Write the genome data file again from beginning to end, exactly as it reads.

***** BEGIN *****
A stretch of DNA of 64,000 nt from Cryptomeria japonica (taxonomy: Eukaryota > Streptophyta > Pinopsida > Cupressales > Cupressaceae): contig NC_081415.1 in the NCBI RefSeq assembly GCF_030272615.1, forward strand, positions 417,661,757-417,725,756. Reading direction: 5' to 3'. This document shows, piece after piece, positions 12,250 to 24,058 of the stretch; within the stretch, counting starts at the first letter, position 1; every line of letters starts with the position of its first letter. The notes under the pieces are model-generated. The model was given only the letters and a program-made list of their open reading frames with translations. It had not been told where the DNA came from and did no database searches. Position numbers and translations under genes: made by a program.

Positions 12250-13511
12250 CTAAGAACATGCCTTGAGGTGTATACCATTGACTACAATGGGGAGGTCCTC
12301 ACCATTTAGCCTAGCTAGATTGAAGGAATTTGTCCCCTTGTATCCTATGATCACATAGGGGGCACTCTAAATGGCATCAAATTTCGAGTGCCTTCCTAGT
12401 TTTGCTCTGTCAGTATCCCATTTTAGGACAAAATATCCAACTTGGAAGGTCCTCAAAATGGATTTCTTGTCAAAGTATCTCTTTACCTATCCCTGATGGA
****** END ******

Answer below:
A stretch of DNA of 64,000 nt from Cryptomeria japonica (taxonomy: Eukaryota > Streptophyta > Pinopsida > Cupressales > Cupressaceae): contig NC_081415.1 in the NCBI RefSeq assembly GCF_030272615.1, forward strand, positions 417,661,757-417,725,756. Reading direction: 5' to 3'. This document shows, piece after piece, positions 12,250 to 24,058 of the stretch; within the stretch, counting starts at the first letter, position 1; every line of letters starts with the position of its first letter. The notes under the pieces are model-generated. The model was given only the letters and a program-made list of their open reading frames with translations. It had not been told where the DNA came from and did no database searches. Position numbers and translations under genes: made by a program.

Positions 12250-13511
12250 CTAAGAACATGCCTTGAGGTGTATACCATTGACTACAATGGGGAGGTCCTC
12301 ACCATTTAGCCTAGCTAGATTGAAGGAATTTGTCCCCTTGTATCCTATGATCACATAGGGGGCACTCTAAATGGCATCAAATTTCGAGTGCCTTCCTAGT
12401 TTTGCTCTGTCAGTATCCCATTTTAGGACAAAATATCCAACTTGGAAGGTCCTCAAAATGGATTTCTTGTCAAAGTATCTCTTTACCTATCCCTGATGGA